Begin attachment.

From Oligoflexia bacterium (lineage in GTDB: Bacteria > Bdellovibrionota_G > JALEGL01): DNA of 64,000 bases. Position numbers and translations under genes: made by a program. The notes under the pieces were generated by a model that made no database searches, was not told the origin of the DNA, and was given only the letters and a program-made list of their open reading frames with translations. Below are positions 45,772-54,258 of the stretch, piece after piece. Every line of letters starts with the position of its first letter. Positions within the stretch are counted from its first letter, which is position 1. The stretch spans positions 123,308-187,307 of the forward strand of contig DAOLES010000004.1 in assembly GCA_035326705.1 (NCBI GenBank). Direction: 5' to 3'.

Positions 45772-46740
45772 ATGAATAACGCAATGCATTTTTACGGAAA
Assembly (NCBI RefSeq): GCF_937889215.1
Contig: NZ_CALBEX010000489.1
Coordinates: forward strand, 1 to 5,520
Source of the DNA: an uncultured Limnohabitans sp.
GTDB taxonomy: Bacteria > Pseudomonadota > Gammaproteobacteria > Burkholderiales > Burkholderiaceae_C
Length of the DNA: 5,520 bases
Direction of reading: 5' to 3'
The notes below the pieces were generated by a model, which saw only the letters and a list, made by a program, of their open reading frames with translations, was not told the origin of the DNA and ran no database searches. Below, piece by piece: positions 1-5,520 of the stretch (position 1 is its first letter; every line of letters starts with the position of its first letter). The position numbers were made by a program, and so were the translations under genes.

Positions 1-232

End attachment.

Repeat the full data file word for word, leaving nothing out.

From Oligoflexia bacterium (lineage in GTDB: Bacteria > Bdellovibrionota_G > JALEGL01): DNA of 64,000 bases. Position numbers and translations under genes: made by a program. The notes under the pieces were generated by a model that made no database searches, was not told the origin of the DNA, and was given only the letters and a program-made list of their open reading frames with translations. Below are positions 45,772-54,258 of the stretch, piece after piece. Every line of letters starts with the position of its first letter. Positions within the stretch are counted from its first letter, which is position 1. The stretch spans positions 123,308-187,307 of the forward strand of contig DAOLES010000004.1 in assembly GCA_035326705.1 (NCBI GenBank). Direction: 5' to 3'.

Positions 45772-46740
45772 ATGAATAACGCAATGCATTTTTACGGAAA
Assembly (NCBI RefSeq): GCF_937889215.1
Contig: NZ_CALBEX010000489.1
Coordinates: forward strand, 1 to 5,520
Source of the DNA: an uncultured Limnohabitans sp.
GTDB taxonomy: Bacteria > Pseudomonadota > Gammaproteobacteria > Burkholderiales > Burkholderiaceae_C
Length of the DNA: 5,520 bases
Direction of reading: 5' to 3'
The notes below the pieces were generated by a model, which saw only the letters and a list, made by a program, of their open reading frames with translations, was not told the origin of the DNA and ran no database searches. Below, piece by piece: positions 1-5,520 of the stretch (position 1 is its first letter; every line of letters starts with the position of its first letter). The position numbers were made by a program, and so were the translations under genes.

Positions 1-232